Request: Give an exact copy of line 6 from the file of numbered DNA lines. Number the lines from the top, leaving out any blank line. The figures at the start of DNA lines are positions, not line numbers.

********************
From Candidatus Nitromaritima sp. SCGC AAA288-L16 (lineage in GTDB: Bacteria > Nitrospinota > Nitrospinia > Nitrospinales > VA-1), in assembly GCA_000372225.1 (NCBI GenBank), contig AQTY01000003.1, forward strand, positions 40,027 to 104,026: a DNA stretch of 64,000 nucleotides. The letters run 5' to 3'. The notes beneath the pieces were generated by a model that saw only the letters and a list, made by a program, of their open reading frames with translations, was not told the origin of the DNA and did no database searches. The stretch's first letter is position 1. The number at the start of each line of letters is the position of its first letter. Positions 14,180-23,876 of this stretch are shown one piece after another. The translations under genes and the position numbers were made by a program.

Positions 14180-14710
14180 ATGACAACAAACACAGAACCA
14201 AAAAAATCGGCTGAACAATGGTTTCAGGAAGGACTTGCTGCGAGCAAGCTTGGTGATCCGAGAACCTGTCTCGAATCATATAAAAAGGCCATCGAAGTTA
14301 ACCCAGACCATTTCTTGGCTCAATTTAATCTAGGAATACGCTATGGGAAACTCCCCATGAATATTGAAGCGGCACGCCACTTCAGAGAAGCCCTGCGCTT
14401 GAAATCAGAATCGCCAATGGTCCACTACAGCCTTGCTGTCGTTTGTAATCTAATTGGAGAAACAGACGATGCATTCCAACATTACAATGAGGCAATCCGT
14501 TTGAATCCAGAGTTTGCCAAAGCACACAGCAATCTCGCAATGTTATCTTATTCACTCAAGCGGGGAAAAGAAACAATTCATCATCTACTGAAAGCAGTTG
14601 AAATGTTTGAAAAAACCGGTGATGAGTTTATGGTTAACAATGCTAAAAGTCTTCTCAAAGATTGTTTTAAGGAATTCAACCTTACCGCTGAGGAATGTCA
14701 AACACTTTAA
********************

14401 GAAATCAGAATCGCCAATGGTCCACTACAGCCTTGCTGTCGTTTGTAATCTAATTGGAGAAACAGACGATGCATTCCAACATTACAATGAGGCAATCCGT